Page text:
SRINAGAR, Jammu and Kashmir
At least three militants were killed by Indian forces during a counterinsurgency operation in Indian-administered Kashmir on Monday, police said in a statement.
After the operation was over, six local residents, four of them children, were injured in an explosion at the site of the gunfight, the statement said.
“People were requested not to gather around the site. Still some people went in and fiddled with the unknown objects resulting in injuries to six persons,” the statement said.
This was the second counterinsurgency operation over the past 24 hours. Last night, the police had claimed that four militants were killed during an exchange of fire in the same district.
But on Monday evening, the police issued a statement saying only one body has been found at the site of the gunfight.
Both militants and government forces have not ceased their operations during the ongoing COVID-19 lockdown.
According to police, 25 militants, nine forces personnel and a civilian were killed in April, making it bloodiest of the past four months.
April also marked the beginning of a trend apparently aimed at preventing big funerals for militants killed in operations.
The bodies of deceased militants, the majority of whom hail from southern Kashmir, are not handed over to their families but buried in faraway hamlets in north and central Kashmir districts.
On April 17, two militants were killed in a gunfight in Shopian district. While the police declared them “unidentified,” two local families claimed them as their kin. But the police secretly buried the duo in Baramulla district, more than 120 kilometers (75 miles) away from Shopian.
Raafi Ahmad Dar, a resident of Bongam, Shopian, told Anadolu Agency that one of the militants was his brother Asif Ahmad Dar, who he said had called him from his hiding place hours before being killed.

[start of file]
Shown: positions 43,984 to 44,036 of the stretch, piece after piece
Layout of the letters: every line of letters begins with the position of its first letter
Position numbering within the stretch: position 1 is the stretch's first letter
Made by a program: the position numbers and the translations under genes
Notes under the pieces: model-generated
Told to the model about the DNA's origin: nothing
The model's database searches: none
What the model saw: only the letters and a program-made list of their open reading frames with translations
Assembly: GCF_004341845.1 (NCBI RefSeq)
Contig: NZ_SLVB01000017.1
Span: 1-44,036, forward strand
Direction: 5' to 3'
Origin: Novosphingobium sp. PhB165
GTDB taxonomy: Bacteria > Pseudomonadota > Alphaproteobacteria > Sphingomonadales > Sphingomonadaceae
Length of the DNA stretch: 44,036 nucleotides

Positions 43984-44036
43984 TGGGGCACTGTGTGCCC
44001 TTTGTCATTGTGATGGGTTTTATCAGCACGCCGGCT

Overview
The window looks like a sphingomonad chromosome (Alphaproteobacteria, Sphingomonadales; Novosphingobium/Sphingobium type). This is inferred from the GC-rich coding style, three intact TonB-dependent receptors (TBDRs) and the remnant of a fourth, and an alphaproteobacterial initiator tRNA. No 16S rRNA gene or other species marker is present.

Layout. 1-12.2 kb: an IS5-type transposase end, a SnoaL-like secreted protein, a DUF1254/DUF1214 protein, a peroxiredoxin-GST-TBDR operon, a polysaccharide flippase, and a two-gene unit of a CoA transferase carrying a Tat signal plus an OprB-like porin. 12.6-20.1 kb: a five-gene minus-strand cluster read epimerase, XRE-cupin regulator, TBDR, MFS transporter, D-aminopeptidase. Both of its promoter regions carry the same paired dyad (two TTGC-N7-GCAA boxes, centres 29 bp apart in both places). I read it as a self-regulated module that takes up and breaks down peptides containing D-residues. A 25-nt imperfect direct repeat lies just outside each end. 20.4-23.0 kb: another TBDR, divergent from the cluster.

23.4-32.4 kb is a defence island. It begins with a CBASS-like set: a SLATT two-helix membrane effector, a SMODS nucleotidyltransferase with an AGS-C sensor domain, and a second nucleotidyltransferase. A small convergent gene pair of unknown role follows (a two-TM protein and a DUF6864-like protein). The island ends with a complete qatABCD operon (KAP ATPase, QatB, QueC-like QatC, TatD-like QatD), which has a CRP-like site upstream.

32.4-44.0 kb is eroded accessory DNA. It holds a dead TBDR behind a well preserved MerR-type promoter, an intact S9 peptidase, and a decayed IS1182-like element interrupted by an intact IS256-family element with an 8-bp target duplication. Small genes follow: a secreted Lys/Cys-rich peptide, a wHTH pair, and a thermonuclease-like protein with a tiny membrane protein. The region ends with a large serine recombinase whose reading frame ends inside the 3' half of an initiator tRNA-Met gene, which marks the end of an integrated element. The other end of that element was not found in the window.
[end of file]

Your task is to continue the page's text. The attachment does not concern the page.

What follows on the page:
“While the gunfight was on we told a police officer that our brother has been trapped and if he dies please hand us his body. But after the gunfight was over we learnt they had been taken to Baramulla district for burial,” Raafi said.
Since then, he added, they have been approaching various officials to formally request for an exhumation.
“It has been an ordeal. We were not allowed to offer last prayers,” Raafi said.
The second deceased was claimed by a man as his son, named Ashiq Magrey of Ganavpora, Shopian. The family has also requested for exhumation of his body.
Yasin Chouhdury, the highest-ranking civilian official of Shopian district, told Anadolu Agency that his counterparts in the areas where the militants have been buried would have to take the final call on the exhumation.
After April 17, however, two or three members of a family, which claims kinship to an “unidentified” deceased militant, are being allowed to offer last prayers in the remote hamlets where the police bury them in presence of a magistrate.
Last week, after four militants were killed in a gunfight in Shopian, inspector general of police Vijay Kumar told the media that DNA samples of the deceased had been collected and the burial is being conducted in presence of a magistrate.
A family said a militant killed in the attack was their kin and two to three of the family members offered the last prayers.
Kumar had said the families that claim the rest of the bodies would have to provide their DNA samples before the police decide on “further course of action”.
Jammu and Kashmir is held by India and Pakistan in parts, and claimed by both in full. A small sliver is also held by China.
Since they were partitioned in 1947, the two countries have fought four wars – in 1948, 1965, 1971, and 1999 – three of them over Kashmir.
Some Kashmiri groups in Jammu and Kashmir have been fighting against Indian rule for independence, or unification with neighboring Pakistan.
According to several human rights organizations, thousands of people have been killed in the conflict in the region since 1989.
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